“There’s nobody that’s stepped up with a tremendous amount of statewide name recognition,” he said. “Joni has earned a reputation in southwest Iowa with what she’s done, and the role she plays. It’s just going to be a matter of getting into the race, and touring the state, and getting to meet people, and getting some state recognition. I think they’re all in the same boat right now.”
One GOP lawmaker who won’t be backing Ernst is State Representative Josh Byrnes, who tweeted last week,
I see Joni Ernst is running for US Senate, late in the session she flipped on her constituents and I can not support a person who does that.
Byrnes was referring to Ernst abandoning her support for a gasoline tax increase to pay for road and bridge work. Most Republican primary voters probably prefer Ernst’s new stand to her earlier support for the tax hike, although it never looks good to flip-flop for blatantly political reasons.
The Iowa Democratic Party greeted Ernst’s campaign with a press release and website labeling her “establishment-approved.”
I don’t understand this tactic when the entire Iowa Democratic establishment closed ranks quickly around Representative Bruce Braley for the Senate seat. We’re not going to have a competitive primary for this office—is the Iowa Democratic Party now suggesting that’s such a horrible thing?
Also, everyone and his brother jumped on Brad Anderson’s steering committee for Iowa Secretary of State almost a year and a half before the June 2014 primary. That was an unsubtle “don’t even think about it” message for other prospective candidates.
Anyway, no one in the Republican establishment is trying to prevent GOP voters from having a say in the primary. People in Senator Chuck Grassley’s circle are working for David Young. Appearing on Iowa Public Television’s Iowa Press program last month, Governor Terry Branstad had high praise for Ernst and admitted he “encouraged” her to run for Senate. But even if Branstad’s people are helping to orchestrating Ernst’s campaign, they’re not strong-arming other candidates to drop out.
Any comments about the IA-Sen race are welcome in this thread.
UPDATE: Forgot to mention that in addition to David Polyansky, the consultant who has worked for presidential candidates Mike Huckabee and Michele Bachmann, Ernst has hired the media consultant Todd Harris, whose other clients include Senator Marco Rubio.
WEDNESDAY UPDATE: Ernst scheduled campaign events in Red Oak, Council Bluffs and Sioux City on July 17, and in Waukee, Cedar Rapids and Davenport on July 18. She gave Radio Iowa another version of her “elevator speech”:
“I am a mother, I am a soldier and I’m a conservative and you’re going to hear that again and again,” Ernst said during an interview with Radio Iowa. “…Those are the core things that really define me and who I am.” […]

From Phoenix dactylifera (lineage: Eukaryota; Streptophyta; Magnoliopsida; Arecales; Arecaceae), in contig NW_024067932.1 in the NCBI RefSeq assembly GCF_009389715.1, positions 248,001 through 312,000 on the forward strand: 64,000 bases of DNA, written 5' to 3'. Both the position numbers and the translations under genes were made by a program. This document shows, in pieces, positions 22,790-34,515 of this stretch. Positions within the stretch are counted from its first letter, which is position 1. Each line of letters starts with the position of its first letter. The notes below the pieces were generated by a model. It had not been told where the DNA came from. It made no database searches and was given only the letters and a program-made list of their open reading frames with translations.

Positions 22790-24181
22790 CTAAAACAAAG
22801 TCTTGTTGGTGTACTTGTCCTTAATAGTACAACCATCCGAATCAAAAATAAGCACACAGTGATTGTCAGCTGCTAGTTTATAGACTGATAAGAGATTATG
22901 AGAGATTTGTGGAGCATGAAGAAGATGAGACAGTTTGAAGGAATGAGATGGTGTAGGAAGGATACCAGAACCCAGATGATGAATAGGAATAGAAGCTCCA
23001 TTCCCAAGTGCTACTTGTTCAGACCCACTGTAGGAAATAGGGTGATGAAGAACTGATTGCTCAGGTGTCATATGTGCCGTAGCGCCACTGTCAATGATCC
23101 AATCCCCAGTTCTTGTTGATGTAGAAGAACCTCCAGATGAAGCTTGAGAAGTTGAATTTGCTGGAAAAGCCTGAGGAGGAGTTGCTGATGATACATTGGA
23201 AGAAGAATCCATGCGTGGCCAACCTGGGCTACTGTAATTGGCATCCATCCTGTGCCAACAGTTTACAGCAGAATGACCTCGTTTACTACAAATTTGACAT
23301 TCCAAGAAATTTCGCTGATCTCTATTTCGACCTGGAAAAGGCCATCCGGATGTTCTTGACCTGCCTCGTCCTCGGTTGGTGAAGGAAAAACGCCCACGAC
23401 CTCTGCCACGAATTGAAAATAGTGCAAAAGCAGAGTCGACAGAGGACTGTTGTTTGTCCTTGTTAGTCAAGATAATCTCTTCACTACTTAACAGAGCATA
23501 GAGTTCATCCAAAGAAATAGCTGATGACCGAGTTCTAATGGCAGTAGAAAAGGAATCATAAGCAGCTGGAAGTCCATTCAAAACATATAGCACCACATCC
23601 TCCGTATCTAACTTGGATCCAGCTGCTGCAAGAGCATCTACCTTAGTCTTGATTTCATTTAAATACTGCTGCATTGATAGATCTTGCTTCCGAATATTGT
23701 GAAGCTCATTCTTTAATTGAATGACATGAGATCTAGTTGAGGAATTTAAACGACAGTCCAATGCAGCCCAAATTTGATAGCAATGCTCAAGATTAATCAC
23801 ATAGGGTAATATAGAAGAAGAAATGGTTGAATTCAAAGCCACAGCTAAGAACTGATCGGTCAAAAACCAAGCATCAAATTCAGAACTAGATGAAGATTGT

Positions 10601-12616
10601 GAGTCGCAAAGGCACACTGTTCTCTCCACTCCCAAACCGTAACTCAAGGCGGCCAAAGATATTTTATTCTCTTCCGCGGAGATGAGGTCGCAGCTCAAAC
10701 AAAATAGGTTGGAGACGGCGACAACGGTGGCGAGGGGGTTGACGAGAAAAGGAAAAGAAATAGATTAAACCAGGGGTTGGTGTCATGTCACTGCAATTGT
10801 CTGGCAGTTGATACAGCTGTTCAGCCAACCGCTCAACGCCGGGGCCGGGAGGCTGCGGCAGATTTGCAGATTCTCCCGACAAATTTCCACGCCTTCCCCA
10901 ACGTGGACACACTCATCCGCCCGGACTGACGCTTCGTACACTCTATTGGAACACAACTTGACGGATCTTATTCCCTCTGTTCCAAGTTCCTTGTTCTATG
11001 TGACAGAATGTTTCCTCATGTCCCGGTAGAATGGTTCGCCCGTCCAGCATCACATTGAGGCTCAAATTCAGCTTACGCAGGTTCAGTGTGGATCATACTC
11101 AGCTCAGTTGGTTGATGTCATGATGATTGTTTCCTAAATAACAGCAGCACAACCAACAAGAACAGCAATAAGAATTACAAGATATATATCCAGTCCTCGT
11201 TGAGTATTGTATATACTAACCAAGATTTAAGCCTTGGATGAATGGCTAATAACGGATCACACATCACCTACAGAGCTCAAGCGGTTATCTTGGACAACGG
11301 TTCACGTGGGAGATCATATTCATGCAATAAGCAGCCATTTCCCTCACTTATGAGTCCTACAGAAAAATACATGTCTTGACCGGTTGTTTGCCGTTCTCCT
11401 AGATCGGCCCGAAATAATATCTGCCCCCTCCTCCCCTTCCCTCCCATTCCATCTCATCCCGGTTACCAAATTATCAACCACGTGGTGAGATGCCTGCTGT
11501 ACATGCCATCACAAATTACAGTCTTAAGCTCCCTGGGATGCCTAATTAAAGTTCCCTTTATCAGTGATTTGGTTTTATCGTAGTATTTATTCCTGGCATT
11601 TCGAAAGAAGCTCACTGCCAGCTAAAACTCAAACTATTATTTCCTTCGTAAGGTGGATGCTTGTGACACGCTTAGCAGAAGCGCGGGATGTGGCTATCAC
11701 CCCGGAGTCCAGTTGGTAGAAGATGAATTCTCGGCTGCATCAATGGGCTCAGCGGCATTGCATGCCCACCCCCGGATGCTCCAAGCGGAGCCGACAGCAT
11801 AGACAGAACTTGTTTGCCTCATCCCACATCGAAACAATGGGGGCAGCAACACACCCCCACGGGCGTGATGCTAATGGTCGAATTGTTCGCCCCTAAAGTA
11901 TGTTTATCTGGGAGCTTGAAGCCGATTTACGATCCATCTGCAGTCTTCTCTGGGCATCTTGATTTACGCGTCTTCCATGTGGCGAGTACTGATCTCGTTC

Ernst is stressing her status as the mother of three daughters rather than as the lone female candidate in the Republican ranks.
“I think it will be very beneficial in the fact that I can relate very well to those average Iowans that are mothers. I think that is an important aspect because not only as a mother are we connected with our children, but we want the best for our children,” Ernst says. “…Making sure that we have opportunity, whether it’s economic or otherwise, opportunity for our generation, but our children’s generation. We want to protect that.”
Iowa has never elected a woman to the U.S. Senate, to the U.S. House or as governor. Ernst said being a woman candidate in Iowa “very well could be” a detriment.
“I can’t make that determination today,” Ernst told Radio Iowa. “However when I look at my own candidacy, it’s about making sure that people understand that I am a viable, competent candidate, regardless of my gender.”
Ernst emphasized the same “mother, soldier, conservative” slogan in an interview with the Des Moines Register:
Joni Ernst says she has never run into any career obstacles for being a woman, even in the military, where she often was the only female soldier in the room.
“If you’re competent, people understand you for who you are, regardless of race or gender,” said Ernst, a southwest Iowa native who has been in the U.S. Army Reserves and Iowa National Guard for 21 years. “And in some cases, you have to be a little exceptional too. Always lead from the front.” […]
Those who know her well describe her quiet confidence, a certain fearlessness, and some unexpected talents – like for firing weapons, driving heavy construction equipment, and castrating hogs.